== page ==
It's only recently that I've begun to realize I'm not, in fact, a good hill runner.
In my all-too-distant past as a high school, collegiate, and post-collegiate runner, I always considered the hills to be my greatest strength. I was most comfortable on the hilliest cross-country tracks in high school and college, and my limited road-racing success was usually forged via a decisive surge on whatever incline the course would offer. I've never been much of a downhill runner, but I felt like I could climb with almost anybody--short and steep, long and punishing, whatever the race called for.
As I've become more immersed in the trail and ultra scene, however, I've learned that I am an unremarkable hill runner at best. My results on hilly courses are no better or worse than whatever my fitness level on that day would lead me to expect. In fact, hillier courses have become a bit of a bugaboo for me, as my complete lack of downhill prowess is exacerbated on the trails and usually negates whatever small gains I might be able to claw back going uphill. I've come to find that the best courses for me are runnable ones, where I can bring my long (if mostly unremarkable) prior experience to bear in terms of running moderately fast for moderately long stretches of time. In short, hills just aren't what they used to be...
But my rational brain is no match for my forebrain, and deep down in my reptilian core I reflexively still think I'm a hill runner. Which explains why I registered for the inaugural Whiteface Skyrunning weekend as soon as it opened last year, and then spent most of the past several months regretting it.
As regular readers of this blog know by now (my apologies to all of you), Ian Golden's Red Newt Racing venture (aside from being one of my fantastic sponsors) consistently puts on top-level races, with world-class fields, over what is generally both breathtaking and breathtakingly difficult terrain. As part of the first-year US Skyrunning series, the Whiteface races promised nothing less. Ian's co-director, Jan Wellford, also directs the notoriously difficult Great Adirondack Trail Run, has the course record at the insane Mantiou's Revenge, as well as the FKT for the epic Great Range Traverse. The signs were all there--this was going to be one beast of a race.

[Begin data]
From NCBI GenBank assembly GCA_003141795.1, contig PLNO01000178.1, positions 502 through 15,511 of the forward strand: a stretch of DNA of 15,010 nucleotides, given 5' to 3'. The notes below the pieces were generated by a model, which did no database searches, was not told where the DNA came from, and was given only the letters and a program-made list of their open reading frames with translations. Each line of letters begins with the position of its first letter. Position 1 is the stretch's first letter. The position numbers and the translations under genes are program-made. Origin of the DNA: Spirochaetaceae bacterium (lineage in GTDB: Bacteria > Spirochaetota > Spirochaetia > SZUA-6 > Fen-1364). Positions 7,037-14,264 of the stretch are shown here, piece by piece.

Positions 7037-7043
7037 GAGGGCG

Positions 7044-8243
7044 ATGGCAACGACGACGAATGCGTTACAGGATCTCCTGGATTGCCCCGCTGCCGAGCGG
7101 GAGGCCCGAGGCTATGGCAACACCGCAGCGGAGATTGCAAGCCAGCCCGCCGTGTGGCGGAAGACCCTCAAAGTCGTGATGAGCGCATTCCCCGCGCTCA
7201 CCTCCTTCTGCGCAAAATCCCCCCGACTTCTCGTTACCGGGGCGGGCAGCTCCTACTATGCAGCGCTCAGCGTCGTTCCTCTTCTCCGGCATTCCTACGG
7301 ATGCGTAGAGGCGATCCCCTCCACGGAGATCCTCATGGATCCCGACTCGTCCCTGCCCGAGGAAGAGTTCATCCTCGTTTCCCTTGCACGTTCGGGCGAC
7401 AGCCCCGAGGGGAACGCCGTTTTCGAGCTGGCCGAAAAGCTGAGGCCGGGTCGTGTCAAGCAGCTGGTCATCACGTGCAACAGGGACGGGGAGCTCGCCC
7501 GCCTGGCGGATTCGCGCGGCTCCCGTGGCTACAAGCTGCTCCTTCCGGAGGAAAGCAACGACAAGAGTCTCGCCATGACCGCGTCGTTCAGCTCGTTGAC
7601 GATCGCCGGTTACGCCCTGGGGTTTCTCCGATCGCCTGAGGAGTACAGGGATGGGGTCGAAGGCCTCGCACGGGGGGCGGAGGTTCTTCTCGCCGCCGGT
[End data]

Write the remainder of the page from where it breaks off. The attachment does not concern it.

Skyrunning--a trail running discipline involving steep ascents and descents, over technical terrain, often at altitude--has gained popularity in recent years, particularly in Europe, with the high-profile exploits of Killian Jornet. Ian and Jan created an amazing facsimile of a European Skyrunning event, not least in choosing the venue: Whiteface Mountain, home of the alpine events at the 1980 Winter Olympics and featuring the largest elevation change of any ski resort in the eastern US. Nearby Lake Placid, which has hosted two Olympic Games (including the famed Miracle on Ice) is the closest you'll get to a European mountain resort town this side of Aspen.
In true Skyrunning fashion, the weekend hosted two events: Saturday's Vertical Kilometer (VK), a 4K uphill-only race with 3300' of gain (you read that right, that's an average gradient of 25%); and Sunday's main event, the Skymarathon, nearly 20 miles with just under 10,000' of climbing--and equal descent. With cash and Skyrunning Series points on the line, an expected world-class field descended on the mountain.